A Day in the Life of a Freshman by Georgia Kirkendall

It’s weird, for one thing. You tell yourself it’s going to be absolutely fine, better even, that the doors will fling open with a gust of wind and Taylor Swift’s soundtrack will play in the background as you strut into school, flanked by an entourage of giggling girls or stormtroopers or whatever your daydreams consist of. But deep under you’reterrified.

My middle school experience, as I’m sure it was the same for most, was disastrous. It is such an awkward age to be. Hormones, pimples, that one jerk that made you tear your hair out (which was currently a puke shaded green). Every teacher was convinced you were trying to commit suicide, and in my case, nuns screeched at me to pull down your plaid uniform skirt.

So, naturally, I cringed at the thought of high school.
But people, basically every parent known to man, pleaded to me otherwise.
“It gets so much better, trust me.”
“You’ll be so surprised. I’m so excited for you!”
“Everyone will be so nice, you won’t even need to try to make friends.”
And, even as hesitant as I was, I have to admit that they were so right. Yeah, the
first week was sort of slow, but it feels…simple.

My first day, not so much. The school was an elaborate maze, but everyone looked like they knew exactly where they were going. I originally assumed that the floors went by the alphabet. Like, the first floor would be A, the second B, the third C. When I turned down a hallway, following some confident-looking teens, and saw the letter D on the lockers, I crumbled. What was that about? I didn’t go up stairs, right? Was my mental-map wrong? When I freak out, I start yawning. So here I was, wandering the halls crazily, yawning like a madman everywhere.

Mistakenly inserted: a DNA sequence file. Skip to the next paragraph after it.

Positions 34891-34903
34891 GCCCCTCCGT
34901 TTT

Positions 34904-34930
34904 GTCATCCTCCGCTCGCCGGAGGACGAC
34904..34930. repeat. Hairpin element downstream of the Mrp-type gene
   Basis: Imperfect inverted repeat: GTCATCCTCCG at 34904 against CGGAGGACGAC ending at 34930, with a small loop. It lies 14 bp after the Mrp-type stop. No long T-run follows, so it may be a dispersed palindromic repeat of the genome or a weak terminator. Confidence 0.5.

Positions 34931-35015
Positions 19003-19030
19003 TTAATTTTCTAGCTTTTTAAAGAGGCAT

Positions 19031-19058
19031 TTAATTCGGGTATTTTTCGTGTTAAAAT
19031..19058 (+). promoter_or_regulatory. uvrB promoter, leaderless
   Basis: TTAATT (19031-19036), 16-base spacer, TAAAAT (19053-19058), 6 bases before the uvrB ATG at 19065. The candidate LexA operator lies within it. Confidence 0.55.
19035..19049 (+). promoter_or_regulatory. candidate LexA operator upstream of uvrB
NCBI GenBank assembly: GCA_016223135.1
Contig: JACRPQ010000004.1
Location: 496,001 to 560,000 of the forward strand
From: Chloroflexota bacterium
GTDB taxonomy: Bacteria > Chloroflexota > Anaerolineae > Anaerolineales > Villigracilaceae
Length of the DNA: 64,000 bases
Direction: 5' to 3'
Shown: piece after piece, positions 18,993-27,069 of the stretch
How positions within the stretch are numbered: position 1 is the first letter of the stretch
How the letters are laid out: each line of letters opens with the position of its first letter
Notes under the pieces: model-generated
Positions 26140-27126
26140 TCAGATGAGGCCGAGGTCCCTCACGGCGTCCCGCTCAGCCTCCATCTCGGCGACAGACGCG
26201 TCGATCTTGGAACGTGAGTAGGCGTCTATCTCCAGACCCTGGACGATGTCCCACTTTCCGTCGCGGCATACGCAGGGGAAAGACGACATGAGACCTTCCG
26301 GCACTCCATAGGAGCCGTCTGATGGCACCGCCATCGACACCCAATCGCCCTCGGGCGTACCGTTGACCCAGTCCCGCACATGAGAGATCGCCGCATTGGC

Finally, after seeing a girl heading to the same class, I stalked her there. The classes were okay, I only yawned about every five minutes. Throughout the day I realized, like any normal building, A,B,C and D stood for the different wings.

I was particularly taken aback by two things during the transitions: how many seas of students went to the school, and that NOBODY, note the uppercase letters, hooks their fingers in the straps of their backpacks. Is this considered uncool? Or just not the norm? Anyway, I’ll be resisting this habit of mine from here on out.

So, skip to a month later, and I’m doing pretty well. High school is definitely much better than I thought it would be. I’ve joined a few clubs, switched a few classes, and learned a few names. I thought it would be hard bonding with people, as most of my gang continued their Catholic education at Sacred Heart and Notre Dame and such, but meeting new people has been pretty easy. No one really knows what they’re doing, but
making friends makes the whole experience much more fun. Being a freshman, in difference of my previous assumptions, is exciting.